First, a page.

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Re: Some thoughts on cladistics



> And even physicists use colors when they are not specifically talking
> about light properties. There are no wavelengthists around saying that
> nobody should ever use these color words, just because the borders are not
> clear.

That's because there are no borders, and none have ever been defined. There
has never been anyone who argued about whether light of a certain wavelength
is yellow or green. There have been, and still are, incredible lots of
people who discuss whether something is a mammal or a therapsid, or a bird
or a dinosaur.

> So the question is, are groupings not based on PT/cladistics useful? Quite
> sure they are, as some examples prove:
>
> -There is a book called "The complete dinosaur", not containing more than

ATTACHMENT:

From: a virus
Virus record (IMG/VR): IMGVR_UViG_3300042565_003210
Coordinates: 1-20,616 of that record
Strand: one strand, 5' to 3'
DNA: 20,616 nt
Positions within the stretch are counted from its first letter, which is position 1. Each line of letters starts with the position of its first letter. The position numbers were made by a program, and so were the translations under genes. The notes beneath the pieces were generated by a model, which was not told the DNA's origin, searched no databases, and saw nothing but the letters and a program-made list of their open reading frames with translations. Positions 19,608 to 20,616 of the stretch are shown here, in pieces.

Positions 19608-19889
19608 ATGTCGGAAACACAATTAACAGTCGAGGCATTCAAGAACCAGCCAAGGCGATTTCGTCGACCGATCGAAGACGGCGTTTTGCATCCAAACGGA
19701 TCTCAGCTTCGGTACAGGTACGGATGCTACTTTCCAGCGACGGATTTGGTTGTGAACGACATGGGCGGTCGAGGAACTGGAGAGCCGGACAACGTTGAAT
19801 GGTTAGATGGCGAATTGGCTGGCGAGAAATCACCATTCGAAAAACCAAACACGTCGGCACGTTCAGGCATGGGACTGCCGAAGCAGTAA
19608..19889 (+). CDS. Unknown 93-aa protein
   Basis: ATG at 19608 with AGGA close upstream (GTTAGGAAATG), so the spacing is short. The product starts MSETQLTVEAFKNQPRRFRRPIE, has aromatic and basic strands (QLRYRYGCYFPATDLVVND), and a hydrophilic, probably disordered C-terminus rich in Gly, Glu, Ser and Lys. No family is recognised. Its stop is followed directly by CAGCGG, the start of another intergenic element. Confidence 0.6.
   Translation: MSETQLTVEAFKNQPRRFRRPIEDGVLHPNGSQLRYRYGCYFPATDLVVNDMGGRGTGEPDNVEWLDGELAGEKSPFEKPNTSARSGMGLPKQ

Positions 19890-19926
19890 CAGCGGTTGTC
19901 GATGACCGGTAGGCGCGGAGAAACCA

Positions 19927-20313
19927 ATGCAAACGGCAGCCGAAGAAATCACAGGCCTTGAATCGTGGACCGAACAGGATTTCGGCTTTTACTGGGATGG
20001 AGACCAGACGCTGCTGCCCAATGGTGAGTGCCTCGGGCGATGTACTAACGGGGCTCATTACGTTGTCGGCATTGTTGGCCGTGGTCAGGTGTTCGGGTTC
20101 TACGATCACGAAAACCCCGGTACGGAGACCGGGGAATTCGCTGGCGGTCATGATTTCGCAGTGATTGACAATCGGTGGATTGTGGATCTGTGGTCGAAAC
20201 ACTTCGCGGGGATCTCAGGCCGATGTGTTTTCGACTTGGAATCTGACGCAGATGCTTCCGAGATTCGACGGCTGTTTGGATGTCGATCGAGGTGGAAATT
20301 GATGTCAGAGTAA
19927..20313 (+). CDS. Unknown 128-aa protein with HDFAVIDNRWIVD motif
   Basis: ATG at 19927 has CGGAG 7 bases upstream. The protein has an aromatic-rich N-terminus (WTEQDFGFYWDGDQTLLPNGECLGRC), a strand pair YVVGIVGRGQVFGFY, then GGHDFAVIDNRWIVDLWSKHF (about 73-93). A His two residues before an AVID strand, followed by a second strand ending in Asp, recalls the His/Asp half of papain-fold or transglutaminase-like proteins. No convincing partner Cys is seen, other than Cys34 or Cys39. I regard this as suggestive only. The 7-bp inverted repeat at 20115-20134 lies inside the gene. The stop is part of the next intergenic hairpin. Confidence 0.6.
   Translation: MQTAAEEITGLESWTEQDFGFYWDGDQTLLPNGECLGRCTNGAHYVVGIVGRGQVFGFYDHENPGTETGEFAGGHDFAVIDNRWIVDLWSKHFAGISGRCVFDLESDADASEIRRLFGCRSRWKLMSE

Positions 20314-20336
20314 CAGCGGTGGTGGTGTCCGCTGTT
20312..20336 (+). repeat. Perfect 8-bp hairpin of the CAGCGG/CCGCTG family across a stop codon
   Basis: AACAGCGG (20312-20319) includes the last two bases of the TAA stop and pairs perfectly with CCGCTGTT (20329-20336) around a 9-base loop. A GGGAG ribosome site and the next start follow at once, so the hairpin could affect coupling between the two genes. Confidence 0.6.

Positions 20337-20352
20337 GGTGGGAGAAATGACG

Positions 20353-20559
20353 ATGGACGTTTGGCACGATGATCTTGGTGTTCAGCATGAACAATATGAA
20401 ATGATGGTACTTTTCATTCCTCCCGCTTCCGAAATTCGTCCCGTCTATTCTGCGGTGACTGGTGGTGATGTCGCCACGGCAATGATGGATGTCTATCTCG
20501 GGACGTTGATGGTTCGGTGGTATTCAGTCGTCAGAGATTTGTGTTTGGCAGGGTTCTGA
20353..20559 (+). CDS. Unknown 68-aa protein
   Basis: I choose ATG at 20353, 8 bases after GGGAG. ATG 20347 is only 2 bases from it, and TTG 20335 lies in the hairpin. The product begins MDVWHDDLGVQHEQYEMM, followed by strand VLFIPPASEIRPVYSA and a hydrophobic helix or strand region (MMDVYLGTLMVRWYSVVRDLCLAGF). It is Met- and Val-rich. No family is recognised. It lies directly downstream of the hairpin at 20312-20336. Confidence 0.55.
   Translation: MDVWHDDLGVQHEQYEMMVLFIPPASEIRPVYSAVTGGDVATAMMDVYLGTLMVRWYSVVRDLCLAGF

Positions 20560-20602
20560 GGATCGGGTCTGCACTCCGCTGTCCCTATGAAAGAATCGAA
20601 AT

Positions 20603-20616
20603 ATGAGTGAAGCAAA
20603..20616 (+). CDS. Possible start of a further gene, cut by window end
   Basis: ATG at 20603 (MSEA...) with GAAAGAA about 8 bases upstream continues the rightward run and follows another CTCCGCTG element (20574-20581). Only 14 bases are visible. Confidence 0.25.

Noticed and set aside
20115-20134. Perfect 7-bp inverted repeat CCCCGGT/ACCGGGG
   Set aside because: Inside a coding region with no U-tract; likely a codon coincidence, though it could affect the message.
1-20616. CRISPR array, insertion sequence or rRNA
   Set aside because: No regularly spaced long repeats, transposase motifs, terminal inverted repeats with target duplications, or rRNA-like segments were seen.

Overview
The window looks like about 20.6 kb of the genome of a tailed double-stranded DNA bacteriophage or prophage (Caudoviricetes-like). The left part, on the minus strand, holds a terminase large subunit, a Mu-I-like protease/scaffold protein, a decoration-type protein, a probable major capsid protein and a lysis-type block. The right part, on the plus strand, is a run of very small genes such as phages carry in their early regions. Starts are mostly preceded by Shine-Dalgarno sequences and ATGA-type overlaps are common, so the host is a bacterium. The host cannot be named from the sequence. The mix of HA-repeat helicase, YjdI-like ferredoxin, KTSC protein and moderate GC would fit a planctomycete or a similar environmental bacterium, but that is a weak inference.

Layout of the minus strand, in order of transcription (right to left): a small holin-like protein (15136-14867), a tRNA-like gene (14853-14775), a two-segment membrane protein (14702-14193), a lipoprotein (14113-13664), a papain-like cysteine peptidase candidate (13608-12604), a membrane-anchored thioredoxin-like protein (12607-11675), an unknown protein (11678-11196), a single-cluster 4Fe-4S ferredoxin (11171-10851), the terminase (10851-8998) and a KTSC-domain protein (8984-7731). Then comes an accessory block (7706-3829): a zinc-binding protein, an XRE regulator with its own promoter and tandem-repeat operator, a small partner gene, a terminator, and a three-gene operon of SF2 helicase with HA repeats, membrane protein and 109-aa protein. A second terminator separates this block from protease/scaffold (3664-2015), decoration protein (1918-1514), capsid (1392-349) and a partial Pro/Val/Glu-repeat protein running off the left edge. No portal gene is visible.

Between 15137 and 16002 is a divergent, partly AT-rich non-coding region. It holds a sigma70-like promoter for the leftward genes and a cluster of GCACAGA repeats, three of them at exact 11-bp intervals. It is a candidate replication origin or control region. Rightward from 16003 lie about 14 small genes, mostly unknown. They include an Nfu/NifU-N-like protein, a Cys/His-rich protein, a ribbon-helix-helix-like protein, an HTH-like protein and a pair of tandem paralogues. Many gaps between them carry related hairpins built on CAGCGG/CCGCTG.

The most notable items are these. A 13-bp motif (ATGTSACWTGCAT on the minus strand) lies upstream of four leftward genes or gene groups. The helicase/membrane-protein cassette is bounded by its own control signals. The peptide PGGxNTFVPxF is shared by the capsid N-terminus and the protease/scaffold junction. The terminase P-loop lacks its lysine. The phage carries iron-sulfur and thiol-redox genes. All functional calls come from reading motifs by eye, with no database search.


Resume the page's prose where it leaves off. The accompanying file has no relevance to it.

> a few words about birds,

Too few words about birds IMHO.

> - Another book (the Dinosauria) contains a chapter on prosauropods without
> being sure what exactly their status is,

So they _can't_ arrange them cladistically :-)

> and another about hypsilophodonts
> and other forms intermediate between basal ornithischians and hadrosaurs,

Chapters are some sort of ranks. Treating all basal
ornithopods/ornithischians in one chapter rather than 30 is simply easier. A
classification doesn't have chapters, unlike a book about the classified
organisms.

> - this mailing list is not called "the non-avian dinosaur mailing list"

Look at all the excitement about Mesozoic birds (Details On!) and about the
gross phylogeny of Cenozoic ones on this list.

> So, although transitional forms exist and any line drawn is more or less
> arbitrary, it is nevertheless useful to draw the line somewhere.
> [...]
> although they would be very much aware of
> the fact that the line is as arbitrary as the line between yellow and
> green.

Lines between colors have never been drawn.

> After all, there are still people around doing ichtyology, which
> they should not, on cladistic grounds.

Sciences are like chapters.